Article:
Think maybe I'll put some of those spinach seeds in the ground out back today.

Now, the Farmers' Almanac has it that the next "good" dates for planting above ground crops are the 11th--12th. However, their "best" window this month is the 20th through the 22nd. Well, maybe we will start some indoor seed pots today and put some "control" seeds in the ground outside to test this planting by the moon business.

My late aunt Kitty was a master gardener if ever there was one. I'm sure she had lunar cycle farming in her bones, but foolish pup that I was, I never took the opportunity to learn from her when I had the chance. Now were faced with having to read up on it and play with it on our own. If anyone has any thoughts to offer on the subject, I'd be proud to hear 'em. My "comments" section is open to all, so keep it clean, please,

Follow the link in the text for the back story of grandma's pot.
 
 That's my Grandma Saunders' cast iron wash pot there on the left with Stinky, our yard cat. This is about midway down our westside patio garden under an old Texas native pecan tree. We're undecided as yet what to do with this plot, but there is sufficient maintenance chores here to keep us occupied for awhile.

Speaking of which, I've done run fifteen minutes over my time, so that is going to be our tour for today. 

Y'all come back now. Hear? 

 UPDATE: March 3

We found that TED Talk on window farming; A Garden in my Apartment presented by Britta Riley.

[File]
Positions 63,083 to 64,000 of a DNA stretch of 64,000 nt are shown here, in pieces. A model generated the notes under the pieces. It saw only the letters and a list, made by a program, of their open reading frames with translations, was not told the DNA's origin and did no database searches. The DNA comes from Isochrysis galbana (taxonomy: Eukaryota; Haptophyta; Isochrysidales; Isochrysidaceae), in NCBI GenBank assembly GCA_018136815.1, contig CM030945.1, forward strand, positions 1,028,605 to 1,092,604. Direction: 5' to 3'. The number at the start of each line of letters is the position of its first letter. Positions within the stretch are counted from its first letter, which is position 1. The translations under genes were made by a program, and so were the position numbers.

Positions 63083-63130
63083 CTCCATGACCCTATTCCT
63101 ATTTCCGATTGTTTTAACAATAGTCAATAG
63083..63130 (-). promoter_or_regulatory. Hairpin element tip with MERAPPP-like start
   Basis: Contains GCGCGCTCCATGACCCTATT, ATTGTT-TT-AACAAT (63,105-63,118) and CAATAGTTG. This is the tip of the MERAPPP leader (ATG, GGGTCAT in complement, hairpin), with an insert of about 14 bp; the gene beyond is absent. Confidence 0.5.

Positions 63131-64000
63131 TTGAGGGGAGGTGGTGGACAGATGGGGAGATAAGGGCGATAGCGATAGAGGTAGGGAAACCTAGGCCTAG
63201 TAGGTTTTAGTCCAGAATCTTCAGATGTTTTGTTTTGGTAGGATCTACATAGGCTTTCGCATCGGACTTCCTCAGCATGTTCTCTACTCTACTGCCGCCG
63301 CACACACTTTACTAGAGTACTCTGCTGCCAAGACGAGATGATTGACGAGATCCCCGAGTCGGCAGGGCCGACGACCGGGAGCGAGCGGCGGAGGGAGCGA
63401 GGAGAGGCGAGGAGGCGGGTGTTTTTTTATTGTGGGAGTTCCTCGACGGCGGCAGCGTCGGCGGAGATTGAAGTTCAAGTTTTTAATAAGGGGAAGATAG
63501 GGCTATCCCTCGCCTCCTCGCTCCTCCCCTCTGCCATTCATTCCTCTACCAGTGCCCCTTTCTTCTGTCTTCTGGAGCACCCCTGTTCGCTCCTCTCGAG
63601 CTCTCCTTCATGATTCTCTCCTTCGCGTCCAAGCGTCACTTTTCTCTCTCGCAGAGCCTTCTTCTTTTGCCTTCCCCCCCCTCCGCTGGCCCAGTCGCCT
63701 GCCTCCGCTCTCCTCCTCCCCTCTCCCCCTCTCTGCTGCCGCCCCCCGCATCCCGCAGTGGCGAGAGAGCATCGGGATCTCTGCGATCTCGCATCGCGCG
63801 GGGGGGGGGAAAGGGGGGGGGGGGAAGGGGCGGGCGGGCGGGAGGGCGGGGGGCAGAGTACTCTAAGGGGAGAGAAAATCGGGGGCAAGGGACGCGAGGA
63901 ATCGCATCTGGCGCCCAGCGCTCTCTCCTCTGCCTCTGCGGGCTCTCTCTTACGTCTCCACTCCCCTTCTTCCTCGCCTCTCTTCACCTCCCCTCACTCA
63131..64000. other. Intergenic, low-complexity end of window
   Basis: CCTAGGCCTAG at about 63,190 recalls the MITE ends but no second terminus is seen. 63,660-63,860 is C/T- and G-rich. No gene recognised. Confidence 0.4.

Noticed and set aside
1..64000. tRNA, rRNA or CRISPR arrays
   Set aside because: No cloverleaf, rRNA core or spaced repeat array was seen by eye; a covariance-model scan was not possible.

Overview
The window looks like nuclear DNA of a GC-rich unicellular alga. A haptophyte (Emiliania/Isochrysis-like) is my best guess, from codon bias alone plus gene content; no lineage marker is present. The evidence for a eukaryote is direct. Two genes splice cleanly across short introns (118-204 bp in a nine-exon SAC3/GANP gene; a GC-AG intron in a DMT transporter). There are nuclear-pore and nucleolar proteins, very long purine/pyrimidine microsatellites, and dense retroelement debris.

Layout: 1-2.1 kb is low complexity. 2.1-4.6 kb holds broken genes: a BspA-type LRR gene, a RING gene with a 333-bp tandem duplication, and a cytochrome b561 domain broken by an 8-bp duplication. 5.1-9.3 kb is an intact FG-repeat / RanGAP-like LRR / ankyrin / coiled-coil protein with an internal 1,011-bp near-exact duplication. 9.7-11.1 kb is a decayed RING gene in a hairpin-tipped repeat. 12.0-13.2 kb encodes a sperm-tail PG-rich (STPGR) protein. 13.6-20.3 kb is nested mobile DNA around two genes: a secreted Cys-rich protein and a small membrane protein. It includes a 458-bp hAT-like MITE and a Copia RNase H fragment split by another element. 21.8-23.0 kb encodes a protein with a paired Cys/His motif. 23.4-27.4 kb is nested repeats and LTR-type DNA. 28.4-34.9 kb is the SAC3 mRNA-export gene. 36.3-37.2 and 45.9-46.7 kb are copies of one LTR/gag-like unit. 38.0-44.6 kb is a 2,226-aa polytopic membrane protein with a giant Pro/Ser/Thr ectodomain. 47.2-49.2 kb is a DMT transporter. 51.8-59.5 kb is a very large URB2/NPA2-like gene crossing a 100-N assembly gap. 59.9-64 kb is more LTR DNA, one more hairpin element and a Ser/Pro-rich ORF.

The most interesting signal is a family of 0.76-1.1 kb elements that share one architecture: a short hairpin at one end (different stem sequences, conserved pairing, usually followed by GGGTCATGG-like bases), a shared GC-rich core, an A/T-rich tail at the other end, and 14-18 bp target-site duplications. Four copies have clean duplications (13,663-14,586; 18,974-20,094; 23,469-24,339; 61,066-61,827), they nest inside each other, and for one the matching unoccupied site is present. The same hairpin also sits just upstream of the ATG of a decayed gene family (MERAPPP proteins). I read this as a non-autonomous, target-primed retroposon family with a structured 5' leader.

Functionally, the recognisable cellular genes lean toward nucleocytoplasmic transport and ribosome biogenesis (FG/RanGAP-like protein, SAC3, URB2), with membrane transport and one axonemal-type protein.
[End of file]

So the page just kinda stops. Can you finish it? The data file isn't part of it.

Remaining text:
4 comments:

  1. I love the window farm idea!

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  2. Visit the website. The hydroponic systems are really neat.

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  3. Hi, Jim, I am doing "pallet gardens" where the water cycles through the pallet garden much like in windowfarms. It has been a great success We had an extremely dry August and September and I couldn't keep my soil garden watered. The pallet gardens need less water and grow food faster. I have 3 types. Vertical, sloping and flat on the ground. I think the sloping ones have the most potential. I have a playlist about them at http://www.youtube.com/playlist?list=PL00C41C26C91A76BB&feature=view_all The energy use to pump water around them is about 30 cents per year per pallet and I will do it solar soon so it will be totally off grid. We need it off grid because I live in an earthquake zone and this might be the only food we have for a couple of weeks if an earthquake hits.

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    1. Hey, Brian! I've seen several variations on the pallet garden and other techniques for vertical gardening. I'm constantly on the the lookout for free "rescue" pallets. I'm all for reuse, repurposing and getting off the grid! Thanks for commenting.